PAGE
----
Causes due to land use and management
Many natural causes of acidification can be exacerbated by land-use changes and practices. Afforestation, particularly of conifer woodlands, can cause acidification according to the natural processes outlined above. When trees, or any other plants, are cropped, the cations they have taken up during their life are prevented from being returned to the soil system. Thus, cations are removed from the system, and the proportion of H+ increases. Similarly, clearing dead trees and plant material prevents recycling of cations. When land is cleared of vegetation and water is lost from the binding system, the soil is aerated, and base metal cations are oxidised to mineralised forms, thereby removing them from the soil complex and increasing acidity. While the development of a forest can cause acidification, so can its removal, if replaced by a greater acidifier. For example, the clearing of indigenous hardwood forests across western Europe caused acidification, but the area had reached equilibrium. In some areas the forests have been replaced by heath vegetation, which has further increased soil acidification (Smith & Taylor, 1969). Not all forest planting causes acidification, as many species of trees do not produce such acid litter and mor humus. However, artificial forests are often planted in areas where soil quality is already poor and with species of tree that produce acidity. As with land clearance, drainage of land also leads to mineralisation via aeration, especially where there is a large quantity of sulphide minerals.
The effect of grazing grass and moorlands is less clear, as it depends on which species are palatable to the grazers! Some grasses, if heavily grazed, can improve soil pH, while others naturally produce a deep littler layer and acid mor humus. In general, grazing actually improves pH of natural grasslands.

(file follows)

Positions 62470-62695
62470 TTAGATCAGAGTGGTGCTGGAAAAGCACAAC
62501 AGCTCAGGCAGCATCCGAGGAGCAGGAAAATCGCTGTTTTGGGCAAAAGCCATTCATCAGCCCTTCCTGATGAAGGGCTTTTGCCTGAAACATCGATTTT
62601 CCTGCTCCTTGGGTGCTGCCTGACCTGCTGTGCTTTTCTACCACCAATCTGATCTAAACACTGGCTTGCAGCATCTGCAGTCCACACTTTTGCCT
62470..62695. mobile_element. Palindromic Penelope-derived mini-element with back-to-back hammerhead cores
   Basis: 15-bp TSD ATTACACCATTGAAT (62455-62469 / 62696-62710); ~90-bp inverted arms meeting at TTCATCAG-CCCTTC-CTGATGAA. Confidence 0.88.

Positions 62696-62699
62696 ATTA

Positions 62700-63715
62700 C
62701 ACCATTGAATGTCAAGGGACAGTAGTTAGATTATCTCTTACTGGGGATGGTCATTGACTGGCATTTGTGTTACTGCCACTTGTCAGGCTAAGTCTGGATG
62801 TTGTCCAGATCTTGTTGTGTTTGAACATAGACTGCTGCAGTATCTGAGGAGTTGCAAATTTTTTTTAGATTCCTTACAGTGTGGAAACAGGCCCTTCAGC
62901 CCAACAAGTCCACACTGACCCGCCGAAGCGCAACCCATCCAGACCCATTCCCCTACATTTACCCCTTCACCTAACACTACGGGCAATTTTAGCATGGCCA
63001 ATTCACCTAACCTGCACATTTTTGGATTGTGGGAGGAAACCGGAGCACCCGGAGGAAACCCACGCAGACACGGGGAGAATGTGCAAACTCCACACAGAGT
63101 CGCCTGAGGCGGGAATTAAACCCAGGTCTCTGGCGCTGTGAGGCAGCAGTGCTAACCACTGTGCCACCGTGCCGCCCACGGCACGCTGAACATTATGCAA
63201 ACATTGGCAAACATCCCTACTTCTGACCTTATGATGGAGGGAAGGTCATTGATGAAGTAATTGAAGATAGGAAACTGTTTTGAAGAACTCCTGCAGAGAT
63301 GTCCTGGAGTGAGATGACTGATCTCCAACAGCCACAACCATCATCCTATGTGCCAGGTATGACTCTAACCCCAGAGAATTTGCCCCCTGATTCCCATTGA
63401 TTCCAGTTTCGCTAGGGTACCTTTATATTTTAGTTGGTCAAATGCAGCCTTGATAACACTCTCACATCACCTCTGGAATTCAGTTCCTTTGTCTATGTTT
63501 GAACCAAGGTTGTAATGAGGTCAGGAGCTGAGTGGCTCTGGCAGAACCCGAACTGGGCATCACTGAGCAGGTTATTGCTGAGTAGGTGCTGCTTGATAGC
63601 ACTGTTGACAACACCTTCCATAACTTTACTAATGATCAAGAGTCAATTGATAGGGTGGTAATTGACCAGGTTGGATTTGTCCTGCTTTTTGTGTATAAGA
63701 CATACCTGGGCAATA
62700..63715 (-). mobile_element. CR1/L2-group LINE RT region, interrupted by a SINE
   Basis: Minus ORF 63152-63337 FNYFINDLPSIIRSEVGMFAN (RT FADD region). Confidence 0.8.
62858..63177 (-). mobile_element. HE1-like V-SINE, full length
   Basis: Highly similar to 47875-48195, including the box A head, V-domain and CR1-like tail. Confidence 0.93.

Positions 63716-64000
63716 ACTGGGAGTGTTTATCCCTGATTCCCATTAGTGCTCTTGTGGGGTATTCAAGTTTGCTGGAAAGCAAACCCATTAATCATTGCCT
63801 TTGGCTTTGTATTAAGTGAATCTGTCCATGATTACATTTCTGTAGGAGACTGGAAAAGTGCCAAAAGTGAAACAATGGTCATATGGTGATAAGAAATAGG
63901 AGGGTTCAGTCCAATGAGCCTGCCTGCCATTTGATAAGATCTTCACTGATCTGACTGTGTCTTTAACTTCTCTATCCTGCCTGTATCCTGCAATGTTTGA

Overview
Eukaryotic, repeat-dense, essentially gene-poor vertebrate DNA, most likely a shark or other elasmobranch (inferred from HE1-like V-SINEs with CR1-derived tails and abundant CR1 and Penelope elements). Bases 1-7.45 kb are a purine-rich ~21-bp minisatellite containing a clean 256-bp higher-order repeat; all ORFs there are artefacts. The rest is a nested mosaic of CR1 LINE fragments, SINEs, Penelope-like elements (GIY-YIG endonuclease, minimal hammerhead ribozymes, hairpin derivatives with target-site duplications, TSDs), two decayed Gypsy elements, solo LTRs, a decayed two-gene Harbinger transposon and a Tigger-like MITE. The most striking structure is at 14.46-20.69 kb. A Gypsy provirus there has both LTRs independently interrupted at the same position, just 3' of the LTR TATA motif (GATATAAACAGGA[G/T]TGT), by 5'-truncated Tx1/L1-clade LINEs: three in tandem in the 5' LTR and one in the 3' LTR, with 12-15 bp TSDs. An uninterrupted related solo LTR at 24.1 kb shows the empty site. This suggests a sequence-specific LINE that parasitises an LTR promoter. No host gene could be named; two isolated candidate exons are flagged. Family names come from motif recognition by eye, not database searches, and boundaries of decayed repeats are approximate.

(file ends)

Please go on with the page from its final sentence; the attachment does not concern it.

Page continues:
A major source of soil acidification is the fertilisation of agricultural land. Most inorganic fertilisers are nitrogen-based, as salts. As in the natural process, plants that take up NH4+ release H+ ions in their place. Where NH4+ ions are not taken up, they are oxidised by natural nitrifying bacteria. When the resulting NO3– is in excess of plant needs, they behave as mobile ions, encouraging leaching (Ellis & Mellor, 1995).
Contributions of causes
Rowell and Wild (1985) summarise the causes of acidification and estimate the contribution of several causes (Table 1). They show that CO2 addition to soils has the greatest impact, but is important primarily for carbonate soils. The second largest contribution then, is from NH3 and NH4+ oxidation in agricultural soils, and associated leaching. This should cause a massive decrease in soil pH, but in reality, the acidity is combated by farmers who neutralise the soil by liming.
The effect of tree species on soil acidity depends on both initial site conditions and silvicultural management, but there are general trends – one such trend is that conifers tend to intensify increased acidity of the upper soil to a greater extent than hardwood species (Ovington, 1953). For example, on relatively nutrient-rich soils beech does not produce acid soil conditions, but on base-poor soils, acid soils can be produced by beech forests. However, it has been shown that even conifer planting can raise pH values if the land was originally colonised by more aggressive acidifiers, such as heath and moorland. The climatic climax vegetation for much of the UK is broadleaf forest, so if moorlands preserved for grouse hunting are given over to forests, the pH will also rise. Conversely, if grazed grasslands are left to nature, they will become scrub, adding acid to the soil.